Top Muslim body condemns China's Ramadan restriction

CAIRO - The leading Sunni Muslim seat of learning, Al-Azhar, condemned China Friday for imposing restriction on fasting in its mainly Muslim Xinjiang region during the holy month of Ramadan.

China has banned civil servants, students and teachers in Xinjiang from fasting during Ramadan which began on Thursday, and ordered restaurants to stay open.

"Al-Azhar and its grand imam, Ahmed al-Tayeb, condemn the Chinese authorities' ban on Muslims from fasting and practising their religious rituals during Ramadan in some parts of the western Xinjiang region," said a statement from the Cairo-based Al-Azhar.

"Al-Azhar rejects all forms of oppression practised against Uighur Muslims in China that affect their religious rights and personal freedoms," said the prestigious institution, demanding that the international community, the United Nations and human rights groups end these violations.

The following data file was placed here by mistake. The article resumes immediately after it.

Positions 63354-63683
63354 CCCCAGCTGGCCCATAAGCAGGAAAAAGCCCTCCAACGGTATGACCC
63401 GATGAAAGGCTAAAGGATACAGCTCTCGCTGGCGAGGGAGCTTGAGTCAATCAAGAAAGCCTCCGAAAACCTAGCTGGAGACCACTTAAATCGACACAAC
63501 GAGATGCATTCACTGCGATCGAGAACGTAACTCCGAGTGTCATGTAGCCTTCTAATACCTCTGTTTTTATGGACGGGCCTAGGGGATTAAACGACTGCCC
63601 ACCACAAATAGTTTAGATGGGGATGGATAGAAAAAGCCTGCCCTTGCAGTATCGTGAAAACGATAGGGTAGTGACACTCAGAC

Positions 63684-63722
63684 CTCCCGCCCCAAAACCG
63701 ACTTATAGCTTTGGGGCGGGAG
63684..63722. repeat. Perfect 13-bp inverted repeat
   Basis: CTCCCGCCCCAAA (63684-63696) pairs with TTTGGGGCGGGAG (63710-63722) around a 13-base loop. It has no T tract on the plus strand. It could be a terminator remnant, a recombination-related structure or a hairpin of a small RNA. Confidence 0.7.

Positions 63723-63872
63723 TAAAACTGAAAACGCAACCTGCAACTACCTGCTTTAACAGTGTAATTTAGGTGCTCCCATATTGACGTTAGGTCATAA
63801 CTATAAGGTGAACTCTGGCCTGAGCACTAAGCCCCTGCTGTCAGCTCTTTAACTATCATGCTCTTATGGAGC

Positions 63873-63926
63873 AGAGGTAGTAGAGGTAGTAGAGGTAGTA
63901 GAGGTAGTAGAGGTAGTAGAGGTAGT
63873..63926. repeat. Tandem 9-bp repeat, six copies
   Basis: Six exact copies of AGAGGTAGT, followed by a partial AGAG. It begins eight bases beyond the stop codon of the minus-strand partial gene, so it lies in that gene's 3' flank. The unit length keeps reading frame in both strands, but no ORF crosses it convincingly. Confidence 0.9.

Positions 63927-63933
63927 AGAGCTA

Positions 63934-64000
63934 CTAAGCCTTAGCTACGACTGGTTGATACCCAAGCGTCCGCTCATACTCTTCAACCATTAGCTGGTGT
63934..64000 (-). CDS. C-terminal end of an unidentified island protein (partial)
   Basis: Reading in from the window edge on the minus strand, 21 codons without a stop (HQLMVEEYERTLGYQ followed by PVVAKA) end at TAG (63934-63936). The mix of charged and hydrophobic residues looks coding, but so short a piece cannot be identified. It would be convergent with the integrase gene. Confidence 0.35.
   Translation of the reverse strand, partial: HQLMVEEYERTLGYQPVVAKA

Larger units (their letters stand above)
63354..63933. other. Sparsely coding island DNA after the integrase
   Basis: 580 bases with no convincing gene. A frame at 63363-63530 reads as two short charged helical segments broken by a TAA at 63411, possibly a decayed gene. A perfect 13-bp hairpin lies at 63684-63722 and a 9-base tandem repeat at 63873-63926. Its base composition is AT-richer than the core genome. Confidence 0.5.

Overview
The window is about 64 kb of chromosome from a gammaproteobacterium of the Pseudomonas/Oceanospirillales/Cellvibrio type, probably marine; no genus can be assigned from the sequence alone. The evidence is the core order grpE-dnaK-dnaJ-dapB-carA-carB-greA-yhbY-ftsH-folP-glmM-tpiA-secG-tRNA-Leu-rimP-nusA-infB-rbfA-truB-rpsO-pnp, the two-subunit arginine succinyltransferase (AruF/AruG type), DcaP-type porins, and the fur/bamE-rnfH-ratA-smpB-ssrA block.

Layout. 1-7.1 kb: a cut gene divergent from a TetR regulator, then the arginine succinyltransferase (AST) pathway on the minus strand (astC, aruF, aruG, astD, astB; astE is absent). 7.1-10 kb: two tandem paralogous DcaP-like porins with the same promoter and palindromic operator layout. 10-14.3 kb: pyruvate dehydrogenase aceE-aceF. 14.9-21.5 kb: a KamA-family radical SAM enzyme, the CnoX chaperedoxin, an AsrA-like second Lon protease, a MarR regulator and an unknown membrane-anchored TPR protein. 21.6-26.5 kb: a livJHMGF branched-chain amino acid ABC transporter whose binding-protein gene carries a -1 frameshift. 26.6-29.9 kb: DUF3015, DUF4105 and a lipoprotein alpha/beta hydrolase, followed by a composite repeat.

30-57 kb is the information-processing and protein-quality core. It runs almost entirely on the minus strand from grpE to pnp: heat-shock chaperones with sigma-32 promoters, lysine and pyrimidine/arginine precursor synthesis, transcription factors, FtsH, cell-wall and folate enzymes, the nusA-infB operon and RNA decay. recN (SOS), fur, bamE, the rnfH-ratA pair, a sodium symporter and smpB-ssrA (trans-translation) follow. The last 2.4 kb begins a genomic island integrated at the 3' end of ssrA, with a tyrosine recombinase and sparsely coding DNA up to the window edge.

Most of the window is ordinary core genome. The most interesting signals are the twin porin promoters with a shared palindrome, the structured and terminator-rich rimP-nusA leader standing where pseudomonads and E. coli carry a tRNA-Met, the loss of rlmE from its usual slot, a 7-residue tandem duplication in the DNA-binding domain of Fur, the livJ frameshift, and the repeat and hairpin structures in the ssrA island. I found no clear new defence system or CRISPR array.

Muslims fast from dawn to dusk during Ramadan, but China's ruling Communist Party is officially atheist and for years has restricted the practice in Xinjiang, home to the mostly Muslim Uighur minority.

China says it faces a terrorist threat in Xinjiang, with officials blaming "religious extremism" for growing violence.

Uighur rights groups say China's restrictions on Islam in Xinjiang have added to ethnic tensions there, where clashes have killed hundreds in recent years.

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